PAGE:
Snitches need protection from overzealous officers

no ratings
0 Comments
 

Posted 4/04/17 (Tue)

Passing Dreams
By Steve Andrist

Most of us have watched some cop shows on TV.
Actually, it’s nearly impossible to avoid them.
And because we’ve watched them, we’re all pretty familiar with the idea of cops using snitches to help solve crimes.
Does it really happen in real life North Dakota?
Testimony at legislative hearings this session acknowledges that it does.
Those same legislative hearings have made it clear no one really knows how frequently confidential informants, as snitches are officially called, are used.
More importantly, there are no required standards, or training, for that matter, governing their use.
We know this because of Andrew Sadek.
He was a 20-year-old student at the State College of Science in Wahpeton when he got picked up in 2014 for selling small quantities of marijuana on campus.
Andrew didn’t know that people with first offenses like his usually get pretty light sentences, primarily probation.
So when a law enforcement officer told him he potentially faced years in prison, he was as frightened as any 20-year-old might be.
When the officer explained that he could help his cause by making two controlled buys to get evidence on others, he listened.
When the officer wasn’t satisfied with two buys, he pressured Andrew to make more.
He tried.
Then he went missing.
Two months later his body was found in the Red River, his backpack filled with rocks and a bullet hole in his head.
Last month, Tammy Sadek, Andrew’s mother, brushed back tears as she told legislators she believes her son was killed because he was a confidential informant.
She believes he was a confidential informant because law enforcement preyed upon his youthful indiscretion and subsequently pressured him to do their bidding.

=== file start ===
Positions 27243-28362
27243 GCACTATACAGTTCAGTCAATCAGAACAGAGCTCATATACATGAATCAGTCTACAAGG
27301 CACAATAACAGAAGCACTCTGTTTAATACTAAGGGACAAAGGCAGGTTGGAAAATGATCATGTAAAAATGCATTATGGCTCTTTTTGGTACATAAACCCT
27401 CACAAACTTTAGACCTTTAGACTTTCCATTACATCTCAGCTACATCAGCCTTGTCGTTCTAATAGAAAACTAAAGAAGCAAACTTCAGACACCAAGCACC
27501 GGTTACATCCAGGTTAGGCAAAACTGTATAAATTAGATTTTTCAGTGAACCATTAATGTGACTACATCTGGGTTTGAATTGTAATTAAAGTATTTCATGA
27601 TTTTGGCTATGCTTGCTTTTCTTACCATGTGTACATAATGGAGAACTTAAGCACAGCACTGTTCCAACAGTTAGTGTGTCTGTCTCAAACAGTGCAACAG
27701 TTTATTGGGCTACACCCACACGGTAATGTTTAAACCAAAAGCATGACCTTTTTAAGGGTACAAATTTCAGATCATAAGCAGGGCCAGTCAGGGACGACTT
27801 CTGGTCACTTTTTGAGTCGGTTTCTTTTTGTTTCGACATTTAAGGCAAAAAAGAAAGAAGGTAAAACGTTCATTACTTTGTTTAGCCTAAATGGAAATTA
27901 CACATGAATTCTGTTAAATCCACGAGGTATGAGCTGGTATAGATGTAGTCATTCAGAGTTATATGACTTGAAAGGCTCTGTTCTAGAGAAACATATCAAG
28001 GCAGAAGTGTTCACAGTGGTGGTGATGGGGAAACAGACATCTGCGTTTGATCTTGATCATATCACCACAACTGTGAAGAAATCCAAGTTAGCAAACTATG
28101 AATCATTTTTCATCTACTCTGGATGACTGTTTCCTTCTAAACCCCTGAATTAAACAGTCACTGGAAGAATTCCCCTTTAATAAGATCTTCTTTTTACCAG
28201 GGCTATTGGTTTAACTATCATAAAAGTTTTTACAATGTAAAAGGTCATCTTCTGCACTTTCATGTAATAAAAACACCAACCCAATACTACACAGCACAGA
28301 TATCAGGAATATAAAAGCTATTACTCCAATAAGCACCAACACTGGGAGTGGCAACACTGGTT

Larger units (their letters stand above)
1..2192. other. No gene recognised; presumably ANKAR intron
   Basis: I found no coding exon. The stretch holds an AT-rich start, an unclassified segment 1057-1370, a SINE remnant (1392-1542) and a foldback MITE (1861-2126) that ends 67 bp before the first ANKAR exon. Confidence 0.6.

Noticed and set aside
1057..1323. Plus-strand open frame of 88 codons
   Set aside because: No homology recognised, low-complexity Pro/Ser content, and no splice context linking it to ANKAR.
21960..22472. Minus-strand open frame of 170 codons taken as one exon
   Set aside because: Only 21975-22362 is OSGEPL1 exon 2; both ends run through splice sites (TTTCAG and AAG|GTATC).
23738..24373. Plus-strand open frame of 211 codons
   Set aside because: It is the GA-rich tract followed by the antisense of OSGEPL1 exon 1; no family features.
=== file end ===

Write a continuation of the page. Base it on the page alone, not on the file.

Officially, investigators say they haven’t been able to determine whether Andrew’s death was a murder or a suicide.
But it seems unquestionable that he’d likely be alive today if it weren’t for law enforcement putting enough fear of God into him to convince him to turn snitch.
The story moved Bismarck Rep. Rick Becker enough that he drafted and introduced a bill to establish practices and guidelines for use of confidential informants, requiring that they be notified of their legal rights and requiring agencies to report on the prevalence of their use.
The House passed the bill 92-0.
On the Senate side, a long line of prosecutors and law enforcement officials proclaimed the bill to be cumbersome and an overreach.
The bill was completely rewritten, eliminating all the proposed standards and specifying only that standards be developed. No reporting would be required.
It passed the Senate 46-0.
Rarely do you see such complete disagreement between the House and Senate, especially on an issue that has no political ramifications.
The result will be a conference committee in which representatives of both houses try to iron out their differences.
How that plays out is anyone’s guess.
But as a state we owe it to the Sadek family and anyone else who might have a son or daughter who makes a mistake, to be sure that law enforcement doesn’t convert that mistake to life and death.
It should include reporting requirements so citizens can have the ability to understand and evaluate how they’re being represented by public employees.
Too often laws are made because one situation shines light on a potential problem.
This is one of those times, because who, after all, wants to lose another 20-year-old?